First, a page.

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Blind Custodians: A Database Service Architecture That Supports Privacy Without Encryption

  • Amihai Motro
  • Francesco Parisi-Presicce
Part of the Lecture Notes in Computer Science book series (LNCS, volume 3654)

Abstract

We describe an architecture for a database service that does not assume that the service provider can be trusted. Unlike other architectures that address this problem, this architecture, which we call blind custodians, does not rely on encryption. Instead, it offers confidentiality by means of information dissociation: The server only stores “fragments” of information that are considered safe (i.e., each fragment does not violate privacy), while the client stores the associations between the fragments that are necessary to reconstruct the information. We argue that this architecture allows satisfactory confidentiality, while offering two important advantages: (1) It does not restrict the types of queries that can be submitted by clients (as encryption-based methods invariably do), and (2) it requires only light processing at the client, assigning the bulk of the processing to the server (as befits a true service). Moreover, the architecture permits flexible control over the level of confidentiality that should be maintained (at the cost of additional overhead).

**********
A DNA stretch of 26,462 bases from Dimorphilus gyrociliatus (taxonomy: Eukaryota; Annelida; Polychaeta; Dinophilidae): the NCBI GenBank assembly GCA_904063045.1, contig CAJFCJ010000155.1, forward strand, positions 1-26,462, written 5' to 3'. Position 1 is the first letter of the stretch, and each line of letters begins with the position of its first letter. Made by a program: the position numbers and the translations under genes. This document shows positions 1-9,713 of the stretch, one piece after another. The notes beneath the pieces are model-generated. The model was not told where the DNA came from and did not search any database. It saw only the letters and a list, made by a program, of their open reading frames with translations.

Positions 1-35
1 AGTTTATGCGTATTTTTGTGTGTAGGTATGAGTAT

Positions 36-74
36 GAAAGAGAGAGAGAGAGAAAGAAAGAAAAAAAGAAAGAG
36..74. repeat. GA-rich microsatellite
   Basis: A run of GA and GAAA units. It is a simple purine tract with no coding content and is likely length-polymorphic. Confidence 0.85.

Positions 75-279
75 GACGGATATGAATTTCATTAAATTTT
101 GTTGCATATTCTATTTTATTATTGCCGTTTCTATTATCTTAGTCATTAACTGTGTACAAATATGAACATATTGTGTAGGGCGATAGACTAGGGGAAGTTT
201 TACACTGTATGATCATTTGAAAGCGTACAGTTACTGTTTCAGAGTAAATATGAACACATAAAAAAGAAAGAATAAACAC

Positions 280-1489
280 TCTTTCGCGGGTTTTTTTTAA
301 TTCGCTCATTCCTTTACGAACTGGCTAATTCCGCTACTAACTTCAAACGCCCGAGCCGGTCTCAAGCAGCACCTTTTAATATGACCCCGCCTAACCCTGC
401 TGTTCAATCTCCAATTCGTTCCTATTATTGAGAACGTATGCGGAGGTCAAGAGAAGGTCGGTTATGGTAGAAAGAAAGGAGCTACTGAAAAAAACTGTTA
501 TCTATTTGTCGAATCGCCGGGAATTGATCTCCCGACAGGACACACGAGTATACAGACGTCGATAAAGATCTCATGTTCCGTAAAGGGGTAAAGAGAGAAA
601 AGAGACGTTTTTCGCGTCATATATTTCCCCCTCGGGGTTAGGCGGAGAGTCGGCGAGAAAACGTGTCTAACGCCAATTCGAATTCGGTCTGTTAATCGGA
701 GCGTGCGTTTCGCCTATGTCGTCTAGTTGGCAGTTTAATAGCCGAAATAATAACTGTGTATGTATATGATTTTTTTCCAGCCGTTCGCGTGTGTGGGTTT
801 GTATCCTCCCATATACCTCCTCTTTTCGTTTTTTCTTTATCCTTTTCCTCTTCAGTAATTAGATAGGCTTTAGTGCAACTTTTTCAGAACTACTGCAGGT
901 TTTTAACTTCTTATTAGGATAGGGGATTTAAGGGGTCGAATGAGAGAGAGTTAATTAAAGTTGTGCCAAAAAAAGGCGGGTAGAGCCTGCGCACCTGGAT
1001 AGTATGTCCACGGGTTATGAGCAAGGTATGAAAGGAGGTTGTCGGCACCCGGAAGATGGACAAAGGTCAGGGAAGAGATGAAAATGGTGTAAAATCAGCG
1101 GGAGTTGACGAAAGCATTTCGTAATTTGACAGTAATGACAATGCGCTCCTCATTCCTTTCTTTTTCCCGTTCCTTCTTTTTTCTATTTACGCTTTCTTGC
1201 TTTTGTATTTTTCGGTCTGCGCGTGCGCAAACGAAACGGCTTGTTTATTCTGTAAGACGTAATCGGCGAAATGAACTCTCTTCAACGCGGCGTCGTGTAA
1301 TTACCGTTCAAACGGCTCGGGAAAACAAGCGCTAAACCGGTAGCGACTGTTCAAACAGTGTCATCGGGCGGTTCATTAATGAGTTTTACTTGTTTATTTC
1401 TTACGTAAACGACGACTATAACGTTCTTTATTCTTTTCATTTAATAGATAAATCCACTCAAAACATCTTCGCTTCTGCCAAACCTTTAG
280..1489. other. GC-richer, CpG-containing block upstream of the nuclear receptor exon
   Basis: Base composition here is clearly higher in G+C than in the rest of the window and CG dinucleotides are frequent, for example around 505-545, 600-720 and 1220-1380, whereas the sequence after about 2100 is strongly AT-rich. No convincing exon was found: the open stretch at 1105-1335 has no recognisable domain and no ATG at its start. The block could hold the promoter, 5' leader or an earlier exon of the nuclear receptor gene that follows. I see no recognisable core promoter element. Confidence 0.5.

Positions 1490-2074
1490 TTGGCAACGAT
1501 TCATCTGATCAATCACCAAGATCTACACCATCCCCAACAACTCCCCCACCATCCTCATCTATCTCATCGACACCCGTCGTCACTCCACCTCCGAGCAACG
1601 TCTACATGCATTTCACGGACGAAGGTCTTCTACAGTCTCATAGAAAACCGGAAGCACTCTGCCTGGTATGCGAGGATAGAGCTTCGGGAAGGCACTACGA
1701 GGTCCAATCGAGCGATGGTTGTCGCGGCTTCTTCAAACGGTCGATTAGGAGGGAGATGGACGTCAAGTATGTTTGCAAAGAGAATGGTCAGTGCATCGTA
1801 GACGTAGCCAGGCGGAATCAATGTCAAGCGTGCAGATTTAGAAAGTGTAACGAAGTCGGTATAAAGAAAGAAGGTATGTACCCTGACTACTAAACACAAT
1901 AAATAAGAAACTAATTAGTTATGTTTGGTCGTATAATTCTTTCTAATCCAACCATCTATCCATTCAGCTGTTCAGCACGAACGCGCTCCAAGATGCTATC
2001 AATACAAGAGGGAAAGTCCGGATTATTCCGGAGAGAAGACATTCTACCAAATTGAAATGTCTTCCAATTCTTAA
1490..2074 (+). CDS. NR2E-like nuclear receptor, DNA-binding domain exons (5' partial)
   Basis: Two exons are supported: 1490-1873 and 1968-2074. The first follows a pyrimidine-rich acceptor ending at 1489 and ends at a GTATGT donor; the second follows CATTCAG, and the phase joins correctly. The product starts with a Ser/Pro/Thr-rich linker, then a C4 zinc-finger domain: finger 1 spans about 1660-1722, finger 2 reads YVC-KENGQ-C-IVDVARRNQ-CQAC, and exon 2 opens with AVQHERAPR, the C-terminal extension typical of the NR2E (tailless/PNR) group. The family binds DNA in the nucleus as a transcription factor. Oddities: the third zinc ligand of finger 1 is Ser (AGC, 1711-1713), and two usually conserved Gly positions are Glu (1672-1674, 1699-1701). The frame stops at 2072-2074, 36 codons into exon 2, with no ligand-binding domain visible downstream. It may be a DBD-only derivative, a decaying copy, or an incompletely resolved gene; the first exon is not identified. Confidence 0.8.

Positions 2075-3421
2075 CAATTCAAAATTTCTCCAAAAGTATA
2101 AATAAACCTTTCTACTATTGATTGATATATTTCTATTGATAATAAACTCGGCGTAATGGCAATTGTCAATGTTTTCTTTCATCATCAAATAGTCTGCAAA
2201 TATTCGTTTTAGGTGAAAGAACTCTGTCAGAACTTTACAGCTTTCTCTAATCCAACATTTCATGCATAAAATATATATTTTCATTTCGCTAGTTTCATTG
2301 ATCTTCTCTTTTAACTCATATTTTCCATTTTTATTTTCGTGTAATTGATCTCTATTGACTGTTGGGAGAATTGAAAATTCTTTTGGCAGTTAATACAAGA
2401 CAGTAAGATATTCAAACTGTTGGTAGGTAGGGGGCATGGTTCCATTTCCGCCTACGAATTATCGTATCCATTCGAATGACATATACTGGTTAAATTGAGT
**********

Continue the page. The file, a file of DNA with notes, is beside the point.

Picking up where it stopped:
Keywords

Query Processing Range Query Protection Level Encryption Function Original Relation 
These keywords were added by machine and not by the authors. This process is experimental and the keywords may be updated as the learning algorithm improves.

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Copyright information

© IFIP International Federation for Information Processing 2005

Authors and Affiliations

  • Amihai Motro
    • 1
  • Francesco Parisi-Presicce
    • 1
  1. 1.Department of Information and Software EngineeringGeorge Mason UniversityFairfaxUSA

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